November 11, 2009
Mar. 28, 2004 - By the time you read this, the grand prize in AOPA's Win-A-Twin sweepstakes, a better-than-new 1965 Piper Twin Comanche, should have changed from primer gray to Matterhorn White and Bahama Blue.
After carefully bead-blasting away the old earth-tone paint job, the artists at KD Aviation spent this past weekend applying the base white coat of what will eventually be a custom, updated interpretation of the traditional Piper paint schemes.
The painting will be slow and meticulous, especially when it comes to the accent stripes, which use DuPont ChromaLusion® paint, which shifts colors depending on how the light strikes it. It'll take five separate coats for the stripes alone, but KD Aviation, which is doing the painting, says the plane will be ready by April 5, leaving just enough time to get to Sun 'n Fun in Lakeland, Fla.
After Sun 'n Fun, the Win-A-Twin Comanche heads to the avionics shop to bring the panel into the twenty-first century. Plans include a full Garmin avionics stack, including the CNX-80, the first certified WAAS-enabled GPS unit; an S-Tec three-axis autopilot; a Honeywell/Bendix-King KI-825 EHSI; and a J.P. Instruments engine analyzer/fuel totalizer. That work should be done in time for the Sweepstakes Twin Comanche's appearance at the 14th annual AOPA Fly-In and Open House on Saturday, June 5, in Frederick, Md.
After that, Airtex Interiors will make sure the grand prize winner flies in comfort and style.
Anyone who joins or renews membership in AOPA during 2004 is automatically entered in the Win-A-Twin Sweepstakes. Members can pick up an additional entry if they refer someone who then becomes a member. Complete rules, eligibility requirements, and alternate methods of entry are available online.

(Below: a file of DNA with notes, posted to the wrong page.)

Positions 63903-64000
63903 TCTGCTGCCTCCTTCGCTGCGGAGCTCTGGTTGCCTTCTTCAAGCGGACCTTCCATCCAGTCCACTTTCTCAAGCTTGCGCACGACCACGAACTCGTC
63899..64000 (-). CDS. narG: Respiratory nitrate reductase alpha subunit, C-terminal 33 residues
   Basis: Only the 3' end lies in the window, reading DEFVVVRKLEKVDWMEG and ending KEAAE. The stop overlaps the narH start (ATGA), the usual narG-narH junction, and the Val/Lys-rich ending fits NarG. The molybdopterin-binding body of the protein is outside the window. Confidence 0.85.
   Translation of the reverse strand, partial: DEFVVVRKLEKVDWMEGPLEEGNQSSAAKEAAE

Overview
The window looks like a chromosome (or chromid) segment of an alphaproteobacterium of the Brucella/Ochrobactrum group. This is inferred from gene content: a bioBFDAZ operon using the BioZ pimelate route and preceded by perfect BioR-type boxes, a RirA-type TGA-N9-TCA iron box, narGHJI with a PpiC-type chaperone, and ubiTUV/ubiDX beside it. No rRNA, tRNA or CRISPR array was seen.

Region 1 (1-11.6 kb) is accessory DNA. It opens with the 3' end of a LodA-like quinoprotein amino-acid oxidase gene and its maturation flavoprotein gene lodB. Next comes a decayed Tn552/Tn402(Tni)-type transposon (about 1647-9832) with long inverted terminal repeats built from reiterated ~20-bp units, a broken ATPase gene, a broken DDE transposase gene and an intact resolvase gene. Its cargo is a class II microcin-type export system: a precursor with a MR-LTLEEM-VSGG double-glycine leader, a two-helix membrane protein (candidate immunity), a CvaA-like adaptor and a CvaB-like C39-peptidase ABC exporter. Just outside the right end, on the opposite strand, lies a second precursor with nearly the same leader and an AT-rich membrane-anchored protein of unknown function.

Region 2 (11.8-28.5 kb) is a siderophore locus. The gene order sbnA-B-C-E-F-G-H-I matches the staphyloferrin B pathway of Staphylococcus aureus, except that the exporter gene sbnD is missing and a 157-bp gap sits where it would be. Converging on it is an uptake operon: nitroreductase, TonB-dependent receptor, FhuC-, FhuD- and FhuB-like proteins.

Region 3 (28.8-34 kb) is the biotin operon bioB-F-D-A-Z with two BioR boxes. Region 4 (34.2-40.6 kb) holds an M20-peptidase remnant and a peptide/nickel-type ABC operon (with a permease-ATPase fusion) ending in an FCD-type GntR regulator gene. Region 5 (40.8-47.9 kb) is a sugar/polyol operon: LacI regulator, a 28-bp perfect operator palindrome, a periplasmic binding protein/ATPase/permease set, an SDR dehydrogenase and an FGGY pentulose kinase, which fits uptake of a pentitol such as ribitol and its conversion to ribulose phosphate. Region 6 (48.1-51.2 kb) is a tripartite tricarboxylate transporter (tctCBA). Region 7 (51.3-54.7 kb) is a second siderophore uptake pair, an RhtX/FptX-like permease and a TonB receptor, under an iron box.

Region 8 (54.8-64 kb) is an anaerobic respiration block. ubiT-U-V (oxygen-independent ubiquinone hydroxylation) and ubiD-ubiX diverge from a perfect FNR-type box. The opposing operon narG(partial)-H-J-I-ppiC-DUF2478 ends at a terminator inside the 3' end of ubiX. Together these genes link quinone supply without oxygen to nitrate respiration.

Environmental groups are asking the EPA to take another look at avgas even as a government-industry program moves closer to finding unleaded alternatives.
Collaboration between the German government, academia, and airplane manufacturers may make future aircraft cabins more protective of pilots and passengers. The Safety Box team plans to apply auto racing technology to general aviation.
A father and his 14-year-old son were helping another pilot ferry a newly purchased aircraft from California to their home field in Virginia. The three made an overnight stop in Albuquerque before flying on to Illinois for fuel. But shortly after they parked the aircraft in Marion, Ill., they were approached by as many as 18 uniformed and non-uniformed law enforcement officers who came running toward the airplane.
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